In the AGILE project, this collaboration was extended to partner organisations across Europe. "We were able to show that it is possible to design an aircraft in a decentralised way in Europe, with everyone working on the same digital foundation," says Luca Boggero, DLR systems engineering expert. The many different methods and digital tools involved in the design process were linked together as part of the project. The Verdika project focused on the aircraft cabin and how it can be developed digitally in a collaborative way. In 2020, DLR launched the Exploration of Electric Aircraft Concepts and Technologies (EXACT) project, in which 20 institutes are jointly developing concepts for eco-efficient commercial aircraft. The project will run until 2024.

Communication and exchange are essential in co-design

... and beyond

When Biedermann and his team set to work introducing co-design principles to aircraft design, they are often met with a significant challenge at the outset. "Depending on who I talk to, I may be given a different description or different requirements for the virtual and real product," says the DLR researcher. Operations may require that an entire fleet is presented as a digital product following each modification. Meanwhile, production may be more interested in depicting the current status during assembly. As a result, defining the terms can be an almost philosophical dilemma. The task of the DLR experts from Hamburg is to create a common foundation and link up the different areas of expertise. To do this, they develop knowledge-based methodologies that answer questions such as: Which information is relevant? How can I link up this knowledge? Who is connected to whom? Everything has to be consistent.

The DLR Institute of System Architectures in Aeronautics and Dassault Systèmes are looking to apply this approach in industry as part of the Engineering Collaborative Network project. Everyone involved is using Dassault's existing software platform to communicate with one another and make themselves aware of changes to the aircraft design. The DLR team will investigate remaining gaps in communication and collaboration and look at how these can be rectified – preferably together, of course.

DLR's projects from the field of co-development

Developing new cabins together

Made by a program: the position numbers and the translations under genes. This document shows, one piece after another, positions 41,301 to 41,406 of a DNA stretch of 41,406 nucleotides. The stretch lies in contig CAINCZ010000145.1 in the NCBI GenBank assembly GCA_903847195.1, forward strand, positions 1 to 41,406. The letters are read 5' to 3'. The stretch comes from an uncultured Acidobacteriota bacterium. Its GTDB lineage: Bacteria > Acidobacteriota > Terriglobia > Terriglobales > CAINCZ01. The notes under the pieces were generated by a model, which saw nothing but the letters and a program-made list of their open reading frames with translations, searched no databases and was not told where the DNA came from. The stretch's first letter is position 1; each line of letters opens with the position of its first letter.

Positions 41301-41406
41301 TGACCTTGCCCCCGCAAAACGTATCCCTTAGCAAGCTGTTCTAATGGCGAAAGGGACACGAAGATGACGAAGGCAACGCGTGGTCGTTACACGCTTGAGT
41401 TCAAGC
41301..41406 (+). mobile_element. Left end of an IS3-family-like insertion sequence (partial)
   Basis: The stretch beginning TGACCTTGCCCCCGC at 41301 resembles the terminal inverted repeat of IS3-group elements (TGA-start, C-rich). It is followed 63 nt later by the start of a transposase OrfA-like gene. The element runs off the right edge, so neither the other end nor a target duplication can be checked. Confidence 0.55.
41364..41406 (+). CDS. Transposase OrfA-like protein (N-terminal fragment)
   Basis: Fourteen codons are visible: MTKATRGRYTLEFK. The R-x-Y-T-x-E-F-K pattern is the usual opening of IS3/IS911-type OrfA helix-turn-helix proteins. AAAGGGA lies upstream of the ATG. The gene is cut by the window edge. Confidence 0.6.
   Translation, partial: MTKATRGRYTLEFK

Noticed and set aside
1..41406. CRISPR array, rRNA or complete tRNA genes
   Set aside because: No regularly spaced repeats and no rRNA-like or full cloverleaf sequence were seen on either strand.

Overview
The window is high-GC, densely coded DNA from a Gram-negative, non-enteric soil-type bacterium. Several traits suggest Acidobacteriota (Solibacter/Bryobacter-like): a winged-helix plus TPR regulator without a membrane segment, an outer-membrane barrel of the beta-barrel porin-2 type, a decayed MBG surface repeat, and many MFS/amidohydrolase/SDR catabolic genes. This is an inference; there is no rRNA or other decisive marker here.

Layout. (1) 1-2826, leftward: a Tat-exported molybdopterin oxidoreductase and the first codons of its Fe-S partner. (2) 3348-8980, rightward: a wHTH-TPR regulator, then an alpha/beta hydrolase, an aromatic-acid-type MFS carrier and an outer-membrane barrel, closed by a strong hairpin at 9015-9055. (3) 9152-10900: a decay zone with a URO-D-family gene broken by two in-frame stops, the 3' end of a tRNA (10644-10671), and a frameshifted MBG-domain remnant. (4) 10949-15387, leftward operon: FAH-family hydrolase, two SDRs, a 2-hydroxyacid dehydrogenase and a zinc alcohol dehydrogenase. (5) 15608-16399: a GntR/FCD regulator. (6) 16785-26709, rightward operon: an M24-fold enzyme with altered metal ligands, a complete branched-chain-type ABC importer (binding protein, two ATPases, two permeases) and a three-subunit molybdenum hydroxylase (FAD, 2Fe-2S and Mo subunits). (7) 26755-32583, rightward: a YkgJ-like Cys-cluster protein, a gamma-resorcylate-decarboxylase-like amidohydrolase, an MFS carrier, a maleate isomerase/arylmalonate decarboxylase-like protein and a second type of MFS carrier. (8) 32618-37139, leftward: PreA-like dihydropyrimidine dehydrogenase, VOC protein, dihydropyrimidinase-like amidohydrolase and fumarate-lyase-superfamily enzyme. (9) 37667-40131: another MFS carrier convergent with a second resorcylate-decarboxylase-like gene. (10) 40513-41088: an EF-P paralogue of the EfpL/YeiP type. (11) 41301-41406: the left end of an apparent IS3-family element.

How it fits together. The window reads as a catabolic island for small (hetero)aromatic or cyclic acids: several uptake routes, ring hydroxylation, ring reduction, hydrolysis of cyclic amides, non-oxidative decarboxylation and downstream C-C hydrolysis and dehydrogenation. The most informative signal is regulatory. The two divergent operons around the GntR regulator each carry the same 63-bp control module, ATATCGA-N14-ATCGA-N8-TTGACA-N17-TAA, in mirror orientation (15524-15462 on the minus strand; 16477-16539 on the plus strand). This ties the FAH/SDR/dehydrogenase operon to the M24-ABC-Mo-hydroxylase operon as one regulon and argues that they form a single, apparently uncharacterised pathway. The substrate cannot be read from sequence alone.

Concept for a new aircraft cabin
In the Verdika project, researchers are investigating how the aircraft cabin can be automated, digitally developed and integrated.

The Verdika project for a networked digital cabin was part of the Federal Aviation Research Programme VI-1. Here, DLR researchers worked with partners from industry, including Airbus and Diehl Aviation, to devise a process for the automatic digital development and integration of aircraft cabins. The project focused on overhead compartment designs for different types of aircraft. All parties involved in the project came together at an early stage to investigate a modular luggage compartment design and methods for integrating it into various aircraft types. The project will end in September 2023.

A testbed for collaboration

The DLR Institute of System Architectures in Aeronautics has launched the Engineering Collaborative Network initiative together with the technology provider Dassault Systèmes. The initiative seeks to determine how industry can benefit from a more collaborative way of working. To do this, researchers use the 3DEXPERIENCE software platform developed by Dassault Systèmes. This integrated, cloud-based platform allows all parties involved to collaborate, communicate and track changes to the aircraft design made by others. The DLR team is working to optimise how value is added to the economic ecosystem for aeronautics, with a view to facilitating sustainable flight and meeting society's requirements for a climate-neutral future.

Digital aircraft design

Concept for an aircraft of the future
In the AGILE project, aircraft configurations were designed using new methods. These could prospectively be put into service between 2023 and 2050.


Designing new aircraft can be very challenging. New designs are becoming increasingly complex, while the costs and time required are rising. The EU-funded H2020 project AGILE 4.0 aims to digitalise the design process, making it faster and more effective. AGILE 4.0 was launched in 2019 and will run until 2023. The participants are investigating new ways of modelling and optimising aircraft and evaluating these models. Their work covers the entire life cycle, including manufacture, certification and maintenance. Documents are no longer exchanged; instead, everyone involved has access to digital models that display all the relevant information.

An article by Björn Nagel from the DLRmagazine 172


Björn Nagel

German Aerospace Center (DLR)
Institute of System Architectures in Aeronautics
Hein-Saß-Weg 22, 21129 Hamburg

Julia Heil

Editorial management DLRmagazine
German Aerospace Center (DLR)
Communications and Media Relations
Linder Höhe, 51147 Cologne